A Letter to Julia

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Chapter 7

Marriage, Bed Rest, a New Granddaughter

May 28, 2010: Mary and Joe are falling behind on their bankruptcy payments mostly due to the struggles we are having with the flower shop and Mary’s inability to look for other work outside of our supportive family business.Mary and Joe are in a Chapter 13 bankruptcy, but may be forced to convert to a Chapter 7.Some of the bankruptcy payments are to pay off the truck Joe uses to commute to work in.Helen and I don’t understand what’s happening with the bankruptcy but live in fear that Joe will lose his truck.

We are trying to help Mary and Joe financially, but we are continuing to fall behind in our own house payments.I haven’t had any responses to the video I posted on YouTube.I was worried right after I posted the video that I would be swamped or criticized or both.Now I’m worried that no one will respond.The days are turning sunnier now, but I’m having trouble enjoying the better weather.I must be slipping into some sort of depression for the first time in my life.

Life continued on for all of us, but now it also included Joe.It seemed fitting that our Mary and Joseph met two days before Christmas and the birth of Christ.Mary was sick, of course, as always. But I had a steady job at the University of Washington, Amy was happily married, Adam and Megan were doing well in school and Mary had found a soul mate in Joe.Her first year at the University had gone very well. She now had fall quarter under her belt.Mary started in her junior year at the University and decided to major in Anthropology.Anthropology was one of the smaller departments at the University of Washington and that along with the emphasis on the study of people and their cultures appealed to Mary.I believe that since Mary had to battle a chronic illness on a daily basis it made her even more able to empathize with others.The tradition in our family was to celebrate New Year’s Eve with our immediate family playing board games.Then on New Year’s Day we had a smorgasbord for the extended family.We all were looking forward to 1995 and Mary graduating from the University in the spring.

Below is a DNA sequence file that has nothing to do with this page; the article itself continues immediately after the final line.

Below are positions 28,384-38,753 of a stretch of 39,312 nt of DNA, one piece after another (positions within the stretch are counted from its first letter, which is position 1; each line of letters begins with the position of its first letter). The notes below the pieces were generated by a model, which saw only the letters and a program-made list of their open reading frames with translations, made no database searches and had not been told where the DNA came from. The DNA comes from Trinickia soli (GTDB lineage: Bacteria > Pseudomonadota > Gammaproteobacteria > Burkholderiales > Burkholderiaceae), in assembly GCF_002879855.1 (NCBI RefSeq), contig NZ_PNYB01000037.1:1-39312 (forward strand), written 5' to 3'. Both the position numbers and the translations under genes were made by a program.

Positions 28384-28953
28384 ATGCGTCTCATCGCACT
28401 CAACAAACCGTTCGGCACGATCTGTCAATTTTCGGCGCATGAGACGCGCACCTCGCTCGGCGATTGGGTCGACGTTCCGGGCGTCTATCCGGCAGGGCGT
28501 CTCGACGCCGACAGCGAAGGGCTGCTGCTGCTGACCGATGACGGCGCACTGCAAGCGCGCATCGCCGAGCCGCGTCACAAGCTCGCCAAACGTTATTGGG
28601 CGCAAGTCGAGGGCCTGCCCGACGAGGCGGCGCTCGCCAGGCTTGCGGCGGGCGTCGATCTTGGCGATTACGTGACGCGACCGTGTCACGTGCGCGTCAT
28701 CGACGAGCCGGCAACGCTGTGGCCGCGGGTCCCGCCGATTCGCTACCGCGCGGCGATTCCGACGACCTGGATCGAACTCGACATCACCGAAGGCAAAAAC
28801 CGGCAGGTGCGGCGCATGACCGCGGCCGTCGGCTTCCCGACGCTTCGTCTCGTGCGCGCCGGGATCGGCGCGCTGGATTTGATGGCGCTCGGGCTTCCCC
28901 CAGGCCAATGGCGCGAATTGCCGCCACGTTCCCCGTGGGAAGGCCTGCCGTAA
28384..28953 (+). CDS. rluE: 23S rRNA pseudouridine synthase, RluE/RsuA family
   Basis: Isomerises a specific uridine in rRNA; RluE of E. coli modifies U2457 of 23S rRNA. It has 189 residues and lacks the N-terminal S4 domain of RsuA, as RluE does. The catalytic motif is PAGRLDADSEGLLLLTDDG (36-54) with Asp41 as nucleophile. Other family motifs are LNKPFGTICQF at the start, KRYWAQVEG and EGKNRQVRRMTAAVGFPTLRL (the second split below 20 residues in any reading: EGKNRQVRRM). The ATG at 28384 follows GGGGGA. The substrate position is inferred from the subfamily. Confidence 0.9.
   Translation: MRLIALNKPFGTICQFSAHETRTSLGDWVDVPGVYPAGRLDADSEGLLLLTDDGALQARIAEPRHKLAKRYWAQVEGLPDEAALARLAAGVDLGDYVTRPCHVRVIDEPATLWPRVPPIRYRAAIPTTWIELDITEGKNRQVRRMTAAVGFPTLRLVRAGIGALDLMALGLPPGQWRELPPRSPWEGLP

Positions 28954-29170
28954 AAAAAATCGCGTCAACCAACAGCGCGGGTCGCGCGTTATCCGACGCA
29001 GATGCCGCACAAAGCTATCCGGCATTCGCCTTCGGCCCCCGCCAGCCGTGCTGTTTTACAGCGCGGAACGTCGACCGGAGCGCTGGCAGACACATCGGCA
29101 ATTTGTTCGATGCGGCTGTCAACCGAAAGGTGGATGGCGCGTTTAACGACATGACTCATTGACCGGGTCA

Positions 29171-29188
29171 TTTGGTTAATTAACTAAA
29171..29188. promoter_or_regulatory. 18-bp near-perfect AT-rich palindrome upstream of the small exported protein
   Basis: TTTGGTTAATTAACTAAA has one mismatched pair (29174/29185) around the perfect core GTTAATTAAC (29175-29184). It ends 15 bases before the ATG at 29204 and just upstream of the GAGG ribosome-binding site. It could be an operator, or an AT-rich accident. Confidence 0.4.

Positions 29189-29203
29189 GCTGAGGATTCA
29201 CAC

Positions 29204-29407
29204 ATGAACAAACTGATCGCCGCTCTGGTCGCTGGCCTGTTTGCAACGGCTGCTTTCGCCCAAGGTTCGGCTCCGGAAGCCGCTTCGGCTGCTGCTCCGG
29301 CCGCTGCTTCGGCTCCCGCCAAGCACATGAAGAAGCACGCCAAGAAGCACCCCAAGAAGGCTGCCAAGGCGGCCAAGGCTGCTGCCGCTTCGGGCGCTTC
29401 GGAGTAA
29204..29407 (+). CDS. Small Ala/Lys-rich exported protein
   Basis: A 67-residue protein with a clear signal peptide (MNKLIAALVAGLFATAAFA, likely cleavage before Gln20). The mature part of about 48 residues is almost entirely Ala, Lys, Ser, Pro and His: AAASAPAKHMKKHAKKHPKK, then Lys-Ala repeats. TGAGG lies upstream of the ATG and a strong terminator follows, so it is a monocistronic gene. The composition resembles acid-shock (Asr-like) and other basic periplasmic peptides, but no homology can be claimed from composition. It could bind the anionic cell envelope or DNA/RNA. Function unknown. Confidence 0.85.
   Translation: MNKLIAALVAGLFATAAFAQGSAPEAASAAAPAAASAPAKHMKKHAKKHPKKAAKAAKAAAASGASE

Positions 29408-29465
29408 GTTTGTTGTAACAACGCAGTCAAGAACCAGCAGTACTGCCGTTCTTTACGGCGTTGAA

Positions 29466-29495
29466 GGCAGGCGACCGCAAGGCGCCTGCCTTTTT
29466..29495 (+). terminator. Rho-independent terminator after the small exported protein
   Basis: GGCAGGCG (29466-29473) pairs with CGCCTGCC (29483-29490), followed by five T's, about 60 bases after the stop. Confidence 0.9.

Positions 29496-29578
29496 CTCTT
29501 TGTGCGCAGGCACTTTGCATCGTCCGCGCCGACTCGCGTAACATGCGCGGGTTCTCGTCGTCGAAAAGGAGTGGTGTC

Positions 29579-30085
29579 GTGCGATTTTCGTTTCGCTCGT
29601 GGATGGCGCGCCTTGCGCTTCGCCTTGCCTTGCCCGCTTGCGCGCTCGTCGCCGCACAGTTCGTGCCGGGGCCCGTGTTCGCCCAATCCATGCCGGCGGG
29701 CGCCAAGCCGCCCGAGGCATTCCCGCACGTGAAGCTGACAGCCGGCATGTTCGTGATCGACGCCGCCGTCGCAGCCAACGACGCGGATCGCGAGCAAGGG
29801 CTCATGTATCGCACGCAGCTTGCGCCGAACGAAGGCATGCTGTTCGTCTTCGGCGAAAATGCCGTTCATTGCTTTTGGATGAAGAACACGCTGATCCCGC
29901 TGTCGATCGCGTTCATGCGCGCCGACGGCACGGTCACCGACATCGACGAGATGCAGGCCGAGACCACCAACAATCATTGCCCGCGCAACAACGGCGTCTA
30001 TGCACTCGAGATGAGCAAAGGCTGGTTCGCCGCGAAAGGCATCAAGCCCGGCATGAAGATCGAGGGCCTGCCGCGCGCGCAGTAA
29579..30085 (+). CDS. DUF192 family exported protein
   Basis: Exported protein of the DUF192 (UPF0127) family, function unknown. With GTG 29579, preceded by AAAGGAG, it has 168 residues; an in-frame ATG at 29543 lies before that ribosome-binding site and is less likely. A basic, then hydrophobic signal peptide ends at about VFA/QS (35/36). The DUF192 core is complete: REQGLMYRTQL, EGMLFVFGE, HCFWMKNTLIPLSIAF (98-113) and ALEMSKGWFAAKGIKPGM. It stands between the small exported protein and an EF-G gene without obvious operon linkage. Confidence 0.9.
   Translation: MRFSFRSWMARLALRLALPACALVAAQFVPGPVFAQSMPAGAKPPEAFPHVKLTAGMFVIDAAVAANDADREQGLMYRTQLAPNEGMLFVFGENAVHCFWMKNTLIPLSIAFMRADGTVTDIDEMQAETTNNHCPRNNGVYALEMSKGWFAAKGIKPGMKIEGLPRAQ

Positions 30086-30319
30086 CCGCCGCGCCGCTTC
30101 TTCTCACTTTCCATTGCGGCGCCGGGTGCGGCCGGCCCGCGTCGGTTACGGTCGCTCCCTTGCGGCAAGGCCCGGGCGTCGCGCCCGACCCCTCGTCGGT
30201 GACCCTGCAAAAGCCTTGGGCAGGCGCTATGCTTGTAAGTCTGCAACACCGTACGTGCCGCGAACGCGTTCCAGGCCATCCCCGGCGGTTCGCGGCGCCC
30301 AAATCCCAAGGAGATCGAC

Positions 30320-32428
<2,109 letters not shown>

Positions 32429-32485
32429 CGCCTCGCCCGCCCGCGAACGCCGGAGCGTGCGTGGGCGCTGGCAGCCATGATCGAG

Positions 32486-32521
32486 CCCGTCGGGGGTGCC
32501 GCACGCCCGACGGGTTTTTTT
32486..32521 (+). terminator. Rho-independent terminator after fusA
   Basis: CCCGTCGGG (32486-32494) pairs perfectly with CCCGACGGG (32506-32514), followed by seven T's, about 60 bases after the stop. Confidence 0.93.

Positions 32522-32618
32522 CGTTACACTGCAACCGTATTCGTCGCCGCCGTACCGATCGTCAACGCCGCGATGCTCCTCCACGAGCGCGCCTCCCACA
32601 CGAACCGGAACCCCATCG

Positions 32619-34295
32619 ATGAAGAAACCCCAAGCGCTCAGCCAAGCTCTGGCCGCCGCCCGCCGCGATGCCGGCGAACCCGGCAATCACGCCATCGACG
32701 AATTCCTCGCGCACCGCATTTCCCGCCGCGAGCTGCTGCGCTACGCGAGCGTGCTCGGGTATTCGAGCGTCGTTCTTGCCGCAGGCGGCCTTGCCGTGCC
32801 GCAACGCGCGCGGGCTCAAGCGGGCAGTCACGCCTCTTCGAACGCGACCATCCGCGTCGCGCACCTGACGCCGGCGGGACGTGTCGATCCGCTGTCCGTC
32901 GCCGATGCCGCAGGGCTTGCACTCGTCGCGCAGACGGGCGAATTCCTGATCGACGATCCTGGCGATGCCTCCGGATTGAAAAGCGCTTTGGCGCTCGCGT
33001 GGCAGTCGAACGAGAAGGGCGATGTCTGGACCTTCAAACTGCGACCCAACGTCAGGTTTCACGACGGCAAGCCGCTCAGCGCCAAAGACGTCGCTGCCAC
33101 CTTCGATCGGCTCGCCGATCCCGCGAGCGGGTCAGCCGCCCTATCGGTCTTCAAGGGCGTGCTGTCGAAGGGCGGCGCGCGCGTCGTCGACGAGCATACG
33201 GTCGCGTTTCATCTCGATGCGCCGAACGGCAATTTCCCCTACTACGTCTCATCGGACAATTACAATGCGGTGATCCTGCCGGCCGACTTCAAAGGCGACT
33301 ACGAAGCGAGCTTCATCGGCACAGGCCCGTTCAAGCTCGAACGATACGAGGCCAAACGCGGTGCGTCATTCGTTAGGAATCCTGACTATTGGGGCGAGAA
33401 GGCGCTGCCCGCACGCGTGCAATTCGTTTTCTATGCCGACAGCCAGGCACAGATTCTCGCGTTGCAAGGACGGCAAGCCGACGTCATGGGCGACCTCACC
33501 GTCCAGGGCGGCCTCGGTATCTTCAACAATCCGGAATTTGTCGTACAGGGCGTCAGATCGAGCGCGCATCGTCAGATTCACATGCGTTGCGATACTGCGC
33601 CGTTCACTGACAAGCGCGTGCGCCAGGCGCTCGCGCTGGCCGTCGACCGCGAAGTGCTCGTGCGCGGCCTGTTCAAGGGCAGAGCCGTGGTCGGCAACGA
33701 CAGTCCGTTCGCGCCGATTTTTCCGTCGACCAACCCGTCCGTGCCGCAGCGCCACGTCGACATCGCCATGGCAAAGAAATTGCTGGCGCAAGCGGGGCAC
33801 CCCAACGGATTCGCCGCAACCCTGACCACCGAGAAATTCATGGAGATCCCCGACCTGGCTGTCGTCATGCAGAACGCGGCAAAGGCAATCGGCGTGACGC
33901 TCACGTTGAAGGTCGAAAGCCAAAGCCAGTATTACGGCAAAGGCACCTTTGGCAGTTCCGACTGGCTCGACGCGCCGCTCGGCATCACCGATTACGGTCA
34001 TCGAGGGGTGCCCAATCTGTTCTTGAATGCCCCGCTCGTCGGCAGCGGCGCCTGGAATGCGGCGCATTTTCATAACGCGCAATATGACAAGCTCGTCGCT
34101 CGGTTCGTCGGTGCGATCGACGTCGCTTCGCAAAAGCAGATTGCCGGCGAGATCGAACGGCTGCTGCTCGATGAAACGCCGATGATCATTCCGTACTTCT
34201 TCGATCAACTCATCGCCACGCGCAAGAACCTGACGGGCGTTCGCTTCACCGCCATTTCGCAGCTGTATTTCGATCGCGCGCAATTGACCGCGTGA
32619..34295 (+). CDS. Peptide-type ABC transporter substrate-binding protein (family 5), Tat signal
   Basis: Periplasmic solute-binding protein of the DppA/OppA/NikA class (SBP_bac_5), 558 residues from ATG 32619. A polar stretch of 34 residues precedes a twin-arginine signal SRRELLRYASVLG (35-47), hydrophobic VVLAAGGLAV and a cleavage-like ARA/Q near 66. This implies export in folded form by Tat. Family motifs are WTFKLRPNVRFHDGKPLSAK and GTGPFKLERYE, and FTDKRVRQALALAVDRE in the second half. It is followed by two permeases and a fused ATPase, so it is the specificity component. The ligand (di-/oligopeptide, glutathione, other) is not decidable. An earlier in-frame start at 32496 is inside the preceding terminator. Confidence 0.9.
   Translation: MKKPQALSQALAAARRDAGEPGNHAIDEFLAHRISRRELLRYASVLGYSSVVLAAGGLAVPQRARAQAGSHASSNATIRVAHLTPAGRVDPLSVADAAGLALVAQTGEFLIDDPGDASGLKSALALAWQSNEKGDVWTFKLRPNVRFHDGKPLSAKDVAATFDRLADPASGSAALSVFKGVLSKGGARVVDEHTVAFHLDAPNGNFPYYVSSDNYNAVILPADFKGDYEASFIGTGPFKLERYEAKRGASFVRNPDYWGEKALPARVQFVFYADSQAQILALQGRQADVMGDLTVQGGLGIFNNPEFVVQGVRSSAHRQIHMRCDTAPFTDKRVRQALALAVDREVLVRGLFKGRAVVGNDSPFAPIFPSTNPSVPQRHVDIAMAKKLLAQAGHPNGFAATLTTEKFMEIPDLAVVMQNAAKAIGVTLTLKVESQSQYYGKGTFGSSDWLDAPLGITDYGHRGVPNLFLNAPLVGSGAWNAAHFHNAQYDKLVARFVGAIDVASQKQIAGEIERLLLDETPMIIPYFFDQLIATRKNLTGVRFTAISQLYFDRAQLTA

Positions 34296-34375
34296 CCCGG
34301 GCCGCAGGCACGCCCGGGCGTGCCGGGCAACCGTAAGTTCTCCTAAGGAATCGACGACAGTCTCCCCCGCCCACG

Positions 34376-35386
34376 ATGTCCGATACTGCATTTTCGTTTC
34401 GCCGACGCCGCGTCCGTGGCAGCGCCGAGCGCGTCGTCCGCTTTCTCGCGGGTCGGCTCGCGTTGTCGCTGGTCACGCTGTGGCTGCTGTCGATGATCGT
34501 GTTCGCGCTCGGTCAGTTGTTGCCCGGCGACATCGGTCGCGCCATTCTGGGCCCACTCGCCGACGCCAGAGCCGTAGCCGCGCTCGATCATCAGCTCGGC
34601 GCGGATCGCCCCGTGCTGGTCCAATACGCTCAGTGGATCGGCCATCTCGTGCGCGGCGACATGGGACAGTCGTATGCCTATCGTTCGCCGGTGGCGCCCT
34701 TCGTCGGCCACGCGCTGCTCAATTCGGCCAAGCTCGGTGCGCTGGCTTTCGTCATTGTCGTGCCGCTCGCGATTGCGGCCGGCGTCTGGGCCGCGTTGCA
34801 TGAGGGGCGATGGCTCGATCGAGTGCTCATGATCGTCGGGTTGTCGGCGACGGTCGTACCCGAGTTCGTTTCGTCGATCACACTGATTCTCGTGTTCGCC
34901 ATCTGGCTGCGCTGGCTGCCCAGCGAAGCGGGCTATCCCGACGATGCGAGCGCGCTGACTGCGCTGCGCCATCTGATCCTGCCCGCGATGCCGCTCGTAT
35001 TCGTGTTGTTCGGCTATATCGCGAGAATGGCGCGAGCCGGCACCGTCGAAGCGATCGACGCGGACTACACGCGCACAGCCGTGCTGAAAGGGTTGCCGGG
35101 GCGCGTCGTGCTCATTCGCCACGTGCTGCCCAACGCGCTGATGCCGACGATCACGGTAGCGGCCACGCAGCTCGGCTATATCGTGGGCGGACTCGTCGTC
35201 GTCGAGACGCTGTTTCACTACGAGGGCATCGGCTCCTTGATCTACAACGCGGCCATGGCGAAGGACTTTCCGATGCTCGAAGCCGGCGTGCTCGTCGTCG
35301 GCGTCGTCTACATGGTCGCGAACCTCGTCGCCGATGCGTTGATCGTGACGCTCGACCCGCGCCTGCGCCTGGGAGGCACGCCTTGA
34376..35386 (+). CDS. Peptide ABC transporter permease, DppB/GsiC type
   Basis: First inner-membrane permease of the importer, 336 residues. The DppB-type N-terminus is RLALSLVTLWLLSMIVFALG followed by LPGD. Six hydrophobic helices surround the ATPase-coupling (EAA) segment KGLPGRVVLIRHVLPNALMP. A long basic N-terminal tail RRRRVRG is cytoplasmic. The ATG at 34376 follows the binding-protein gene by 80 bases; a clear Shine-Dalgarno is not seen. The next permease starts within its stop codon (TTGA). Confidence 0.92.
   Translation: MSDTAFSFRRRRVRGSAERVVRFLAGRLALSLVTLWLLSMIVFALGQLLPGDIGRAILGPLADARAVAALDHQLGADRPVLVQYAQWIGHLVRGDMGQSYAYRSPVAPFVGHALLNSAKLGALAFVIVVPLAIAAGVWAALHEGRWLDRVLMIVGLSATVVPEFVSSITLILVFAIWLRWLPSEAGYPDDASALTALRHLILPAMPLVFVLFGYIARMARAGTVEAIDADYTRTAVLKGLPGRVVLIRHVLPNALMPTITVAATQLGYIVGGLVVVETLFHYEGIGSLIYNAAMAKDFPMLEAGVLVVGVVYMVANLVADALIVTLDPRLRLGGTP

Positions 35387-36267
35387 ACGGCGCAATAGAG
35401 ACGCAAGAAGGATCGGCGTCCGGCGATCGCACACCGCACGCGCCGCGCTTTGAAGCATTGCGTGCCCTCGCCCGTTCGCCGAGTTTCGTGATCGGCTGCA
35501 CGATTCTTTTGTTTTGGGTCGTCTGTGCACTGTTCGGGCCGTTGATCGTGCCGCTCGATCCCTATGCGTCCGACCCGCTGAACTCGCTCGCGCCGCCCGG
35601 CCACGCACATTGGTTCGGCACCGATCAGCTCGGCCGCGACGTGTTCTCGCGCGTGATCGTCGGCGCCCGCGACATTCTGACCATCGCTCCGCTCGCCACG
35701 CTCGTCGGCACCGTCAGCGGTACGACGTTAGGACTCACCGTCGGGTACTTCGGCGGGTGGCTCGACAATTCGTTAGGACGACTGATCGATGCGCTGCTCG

Mary continued to work part time to help pay for her schooling.When Mary transferred from Bellevue Community College the Disabled Student Office at the University of Washington had an opening for a work study student. Mary jumped at the chance to work with other students in similar situations to her.Lupus qualified Mary for help as a disabled student also.Mary could have extra time on tests and she was able to bypass the spoken language requirement. As a consequence she was required to take additional upper level classes all dealing with one culture.Mary chose to be immersed in Chinese culture.This worked out well except for one class in ancient Chinese history.The class was taught by a Chinese Professor which made him hard to understand when he lectured.Mary started out with fifteen or so classmates, but the difficulty in understanding the professor and the work load of the class took its toll.Soon there were only five students left including Mary and two who were graduate students auditing the class.